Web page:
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ARTICLE |

Histoplasmosis vs Sarcoidosis

Arthur F. DiSalvo, MD
JAMA. 1977;238(4):304-305. doi:10.1001/jama.1977.03280040024007.
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ABSTRACT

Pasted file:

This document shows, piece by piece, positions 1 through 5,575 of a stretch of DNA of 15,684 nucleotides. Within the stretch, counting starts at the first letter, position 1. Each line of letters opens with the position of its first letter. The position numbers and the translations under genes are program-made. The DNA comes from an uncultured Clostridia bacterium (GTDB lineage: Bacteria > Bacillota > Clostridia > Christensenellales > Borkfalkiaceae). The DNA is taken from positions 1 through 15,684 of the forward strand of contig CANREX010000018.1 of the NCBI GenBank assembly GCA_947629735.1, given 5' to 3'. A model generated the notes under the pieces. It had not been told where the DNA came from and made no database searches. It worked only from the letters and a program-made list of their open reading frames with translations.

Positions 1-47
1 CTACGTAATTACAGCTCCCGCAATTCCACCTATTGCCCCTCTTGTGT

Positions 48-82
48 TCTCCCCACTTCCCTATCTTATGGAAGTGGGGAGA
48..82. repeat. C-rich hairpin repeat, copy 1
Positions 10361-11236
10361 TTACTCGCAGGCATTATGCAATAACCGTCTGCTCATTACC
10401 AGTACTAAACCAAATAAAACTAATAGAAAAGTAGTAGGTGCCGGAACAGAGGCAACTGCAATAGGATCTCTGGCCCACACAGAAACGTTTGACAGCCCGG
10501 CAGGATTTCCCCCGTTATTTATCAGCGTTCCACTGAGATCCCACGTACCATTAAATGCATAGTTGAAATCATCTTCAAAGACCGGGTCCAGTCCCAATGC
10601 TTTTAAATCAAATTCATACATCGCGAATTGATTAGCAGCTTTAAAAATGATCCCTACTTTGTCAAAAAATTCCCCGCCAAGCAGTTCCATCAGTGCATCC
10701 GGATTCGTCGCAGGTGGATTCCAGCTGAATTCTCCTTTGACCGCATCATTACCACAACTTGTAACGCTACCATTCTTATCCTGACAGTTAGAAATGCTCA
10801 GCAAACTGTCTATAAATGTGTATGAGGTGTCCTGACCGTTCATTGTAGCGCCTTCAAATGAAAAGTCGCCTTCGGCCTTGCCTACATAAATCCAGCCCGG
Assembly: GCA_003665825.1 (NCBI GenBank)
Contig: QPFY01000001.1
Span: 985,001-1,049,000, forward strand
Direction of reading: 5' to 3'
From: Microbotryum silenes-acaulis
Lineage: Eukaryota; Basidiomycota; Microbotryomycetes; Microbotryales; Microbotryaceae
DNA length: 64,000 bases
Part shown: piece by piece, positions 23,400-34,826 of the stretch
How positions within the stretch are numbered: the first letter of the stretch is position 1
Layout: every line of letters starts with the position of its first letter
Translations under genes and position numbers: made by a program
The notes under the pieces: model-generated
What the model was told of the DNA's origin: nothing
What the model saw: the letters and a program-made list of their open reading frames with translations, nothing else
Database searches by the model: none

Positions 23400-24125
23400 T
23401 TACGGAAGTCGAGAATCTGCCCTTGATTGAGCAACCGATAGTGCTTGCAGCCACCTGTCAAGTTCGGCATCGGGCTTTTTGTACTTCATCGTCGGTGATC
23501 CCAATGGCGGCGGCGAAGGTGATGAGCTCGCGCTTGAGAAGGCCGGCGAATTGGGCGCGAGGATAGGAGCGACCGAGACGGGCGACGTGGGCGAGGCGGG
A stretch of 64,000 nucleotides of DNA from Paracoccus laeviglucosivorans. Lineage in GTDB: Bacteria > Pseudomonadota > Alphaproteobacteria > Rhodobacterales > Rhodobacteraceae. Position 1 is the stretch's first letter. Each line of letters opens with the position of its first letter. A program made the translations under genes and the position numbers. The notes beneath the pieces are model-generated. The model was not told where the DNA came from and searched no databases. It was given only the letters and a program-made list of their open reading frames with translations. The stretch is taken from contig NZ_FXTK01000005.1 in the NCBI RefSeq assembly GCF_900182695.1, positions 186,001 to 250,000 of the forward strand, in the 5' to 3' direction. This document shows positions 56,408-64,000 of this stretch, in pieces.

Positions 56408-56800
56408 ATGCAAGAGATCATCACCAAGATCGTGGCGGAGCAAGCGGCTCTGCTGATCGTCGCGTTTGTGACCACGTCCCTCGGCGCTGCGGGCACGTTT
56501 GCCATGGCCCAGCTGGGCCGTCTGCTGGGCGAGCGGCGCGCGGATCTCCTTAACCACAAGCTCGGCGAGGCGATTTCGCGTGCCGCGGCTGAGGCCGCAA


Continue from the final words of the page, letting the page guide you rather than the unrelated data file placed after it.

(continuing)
To the Editor.—  The report of Walker et al describes the problems encountered in establishing the diagnosis of disseminated histoplasmosis antemortem in a patient with symptoms compatible with the diagnosis of sarcoidosis.Histoplasmosis was considered in the differential diagnosis of this patient, as evidenced by performance of the histoplasmin skin test (which was positive) and a histoplasmin latex agglutination serological test (which was positive but no titer given). That the laboratory held the blood cultures for more than five weeks is further evidence that histoplasmosis was considered. The authors state that "serologic studies and prolonged followup excluded tuberculosis and fungal disease as the cause." Although additional studies may have provided a diagnosis, the outcome for this patient may not have been altered since he already had renal failure, and the renal toxicity of amphotericin B is well known.The latex agglutination titer rises early in an infection with Histoplasma capsulatum

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